Though this system is a bit simplistic, FarSky‘s strata are an innovative way to stagger out exploration and make players build progressively more advanced equipment. It requires them to be methodical in both building a base and in using their resources in order to reach the bottom (rather than, y’know, just being able to reach the bottom from the get-go). This setup also encourages players to explore each level of the ocean thoroughly and use the materials found therein before proceeding 20,000 leagues deeper.


Time to land me some fish and chips!

FarSky does a good job of encouraging its players to get out there and explore, but some would-be Jules Vernes might find this title’s gameplay shallow. Like many survival games, FarSky encapsulates a simple cycle of hunting, eating, building, and exploring. It can be lots of fun to find treasure in the deepest depths and spend hours building up a dream home, but constantly hunting for fish, gathering materials, and returning home to do it all again can get repetitive.

Some of FarSky‘s other gameplay elements also come up feeling somewhat cheap, particularly the predator encounters. Sharks out for the player’s blood barrel right toward them and cannot be dodged, meaning that players either have to have a speargun or be really good with a knife to avoid becoming fish food. Bereft of either of these things, it’s easy for players to end up dying and respawning without their inventory. Being able to have at least a small chance of dodging the sharks would be nice.



FarSky‘s artwork swims a very fine line between being low-poly and being low-budget. The ocean is well enough animated; fish swim believably and kelp sways serenely, which helps reinforce the vibe of a living, breathing sea. Less serene are the game’s textures, some of which are hideous. The surfaces of mineral deposits and certain items are heavily pixelated, making them look less like objects in a 2014 title and more, say, like something out of 1995’s Star Wars: Dark Forces. Fish and other sea life look a lot better, but that might be because most of them feature only one or two solid colors.

FarSky does a bit better when it comes to object placement, scattering shipwrecks and seaweed in a believable pattern across its game world. The game’s maps also feature impressive geographic variety; players can traverse sandy plateaus, geyser fields, and deep underwater canyons in search of resources. FarSky‘s veneer is simplistic and lacks polish, but the game’s object placement and usage of bright colors is a big help. The game’s dramatic changes in elevation add more spectacle (and variety).


Multiple Hanks inbound.

Despite suffering a host of amateurish design problems ranging from unrealistic movement to smudged up textures, FarSky‘s siren call is still pretty compelling. The game’s mechanics, while simplistic, are smoothly implemented and make it easy for players to explore. It’s fun to dive deep into the ocean in search of food, treasure, and new geographic formations. It’s also fun to come home after a long day’s diving and build out that cool underwater base; there’s always room for another sub bay or another hydroponics lab.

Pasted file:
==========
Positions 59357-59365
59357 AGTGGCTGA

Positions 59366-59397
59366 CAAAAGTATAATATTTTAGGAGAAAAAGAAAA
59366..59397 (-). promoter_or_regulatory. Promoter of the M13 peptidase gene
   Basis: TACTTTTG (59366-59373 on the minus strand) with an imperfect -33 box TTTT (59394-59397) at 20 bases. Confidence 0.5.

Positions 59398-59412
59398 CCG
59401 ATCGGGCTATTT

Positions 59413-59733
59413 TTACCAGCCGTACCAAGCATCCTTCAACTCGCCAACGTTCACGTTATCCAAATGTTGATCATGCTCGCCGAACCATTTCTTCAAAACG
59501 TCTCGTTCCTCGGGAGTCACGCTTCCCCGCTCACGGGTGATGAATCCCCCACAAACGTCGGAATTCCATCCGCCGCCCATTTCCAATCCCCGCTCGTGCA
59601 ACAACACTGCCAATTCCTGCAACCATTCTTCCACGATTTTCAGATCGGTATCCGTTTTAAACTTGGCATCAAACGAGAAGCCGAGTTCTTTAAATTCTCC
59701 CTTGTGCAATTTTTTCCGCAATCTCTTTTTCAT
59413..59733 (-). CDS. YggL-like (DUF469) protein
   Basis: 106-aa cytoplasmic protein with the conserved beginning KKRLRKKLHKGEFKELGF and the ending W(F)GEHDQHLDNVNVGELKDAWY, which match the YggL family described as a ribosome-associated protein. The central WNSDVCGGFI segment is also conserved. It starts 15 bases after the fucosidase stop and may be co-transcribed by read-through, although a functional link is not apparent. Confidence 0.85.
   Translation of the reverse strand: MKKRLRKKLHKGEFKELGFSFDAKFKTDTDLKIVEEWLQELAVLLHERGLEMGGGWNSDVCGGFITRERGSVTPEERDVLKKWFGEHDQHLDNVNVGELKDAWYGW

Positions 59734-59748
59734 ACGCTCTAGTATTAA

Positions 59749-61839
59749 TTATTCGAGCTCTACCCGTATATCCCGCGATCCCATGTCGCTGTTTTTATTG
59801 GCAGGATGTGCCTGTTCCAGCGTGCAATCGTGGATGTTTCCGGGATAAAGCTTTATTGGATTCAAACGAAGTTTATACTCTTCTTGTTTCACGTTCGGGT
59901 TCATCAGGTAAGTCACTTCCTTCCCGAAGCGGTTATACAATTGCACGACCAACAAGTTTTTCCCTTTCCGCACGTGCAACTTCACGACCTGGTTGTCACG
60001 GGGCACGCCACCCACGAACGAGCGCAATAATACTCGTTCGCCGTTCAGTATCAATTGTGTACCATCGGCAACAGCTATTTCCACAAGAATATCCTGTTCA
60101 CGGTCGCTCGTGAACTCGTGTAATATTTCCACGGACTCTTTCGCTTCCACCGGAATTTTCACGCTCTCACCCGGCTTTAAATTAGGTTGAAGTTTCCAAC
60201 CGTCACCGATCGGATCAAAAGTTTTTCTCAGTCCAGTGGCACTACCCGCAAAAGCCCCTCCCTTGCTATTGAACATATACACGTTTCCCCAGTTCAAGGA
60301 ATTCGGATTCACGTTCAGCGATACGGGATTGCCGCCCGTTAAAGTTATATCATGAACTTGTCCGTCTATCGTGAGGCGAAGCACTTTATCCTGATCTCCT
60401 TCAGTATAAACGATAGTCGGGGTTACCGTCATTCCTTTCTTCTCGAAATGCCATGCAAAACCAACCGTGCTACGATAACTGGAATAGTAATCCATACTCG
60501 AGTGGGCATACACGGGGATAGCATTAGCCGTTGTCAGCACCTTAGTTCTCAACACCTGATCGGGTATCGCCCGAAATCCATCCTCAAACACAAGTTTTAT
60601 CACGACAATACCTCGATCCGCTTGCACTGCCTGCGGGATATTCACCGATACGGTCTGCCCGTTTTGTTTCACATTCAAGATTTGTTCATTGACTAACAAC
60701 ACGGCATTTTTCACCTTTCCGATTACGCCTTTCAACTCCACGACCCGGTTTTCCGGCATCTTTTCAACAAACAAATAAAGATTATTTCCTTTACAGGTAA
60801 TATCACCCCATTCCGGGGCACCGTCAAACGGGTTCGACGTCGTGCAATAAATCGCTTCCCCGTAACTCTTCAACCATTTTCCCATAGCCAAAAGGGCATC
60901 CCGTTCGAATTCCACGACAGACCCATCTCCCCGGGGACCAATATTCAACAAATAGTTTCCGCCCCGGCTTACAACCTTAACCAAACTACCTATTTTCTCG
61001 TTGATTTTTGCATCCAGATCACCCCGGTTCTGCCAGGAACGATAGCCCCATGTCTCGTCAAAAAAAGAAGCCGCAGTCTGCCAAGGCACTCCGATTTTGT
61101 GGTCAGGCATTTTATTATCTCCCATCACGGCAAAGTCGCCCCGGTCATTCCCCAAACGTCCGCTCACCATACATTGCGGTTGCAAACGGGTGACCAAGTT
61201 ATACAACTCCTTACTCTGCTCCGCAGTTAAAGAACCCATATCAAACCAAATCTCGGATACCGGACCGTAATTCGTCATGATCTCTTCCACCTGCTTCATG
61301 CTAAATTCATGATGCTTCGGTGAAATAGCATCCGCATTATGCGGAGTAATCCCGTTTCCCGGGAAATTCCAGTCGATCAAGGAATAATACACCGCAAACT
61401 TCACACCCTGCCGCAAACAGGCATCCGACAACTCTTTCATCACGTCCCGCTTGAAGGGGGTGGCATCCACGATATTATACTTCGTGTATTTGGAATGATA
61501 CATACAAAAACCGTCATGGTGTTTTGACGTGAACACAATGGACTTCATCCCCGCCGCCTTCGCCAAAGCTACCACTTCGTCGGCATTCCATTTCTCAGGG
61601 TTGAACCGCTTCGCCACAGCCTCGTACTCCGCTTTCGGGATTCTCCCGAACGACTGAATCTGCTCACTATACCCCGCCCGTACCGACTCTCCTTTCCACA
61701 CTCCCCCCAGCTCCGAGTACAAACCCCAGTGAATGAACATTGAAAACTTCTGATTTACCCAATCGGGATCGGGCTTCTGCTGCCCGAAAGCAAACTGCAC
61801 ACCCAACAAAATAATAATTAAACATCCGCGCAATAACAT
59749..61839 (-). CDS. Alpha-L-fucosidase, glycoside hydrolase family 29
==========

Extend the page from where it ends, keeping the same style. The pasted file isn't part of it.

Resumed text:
In spite of its shallowness, FarSky is also remarkably relaxing. Maybe it’s the kelp gently swaying, or the beautiful piano-driven music playing in the background, but few survival games are as apt at relaxing the mind as FarSky. Its beautiful oceanic visage and simple setup make it accessible to everyone, and allow the game to run on PCs new and old (despite a limited options menu). FarSky would benefit from more realistic underwater physics and better rendered visuals, but it’s still a fun little distraction. It’s not the Heart of the Ocean, but it’s still a rough gem.


This is lovely.

At the end of the day, players looking for a simple survival experience or a casual underwater adventure should try FarSky. Its gameplay can’t hold a candle to the complexity of better-known survival adventures, but its relaxing vibe, mysterious atmosphere, and easy crafting gameplay still make for a savory cocktail. Dive deep and see what secrets the ocean conceals; players can count on plenty of shipwrecks, surprise shark attacks, and base-building fun in this pleasant little sea shanty.


You can buy FarSky here.

Thank you for reading! My next review will be posted in a few days. You can follow Art as Games on Twitter @IanLayneCoppock, or friend me at username Art as Games on Steam. Feel free to leave a comment or email me at ianlaynecoppock@gmail.com with a game that you’d like to see reviewed, though bear in mind that I only review PC games.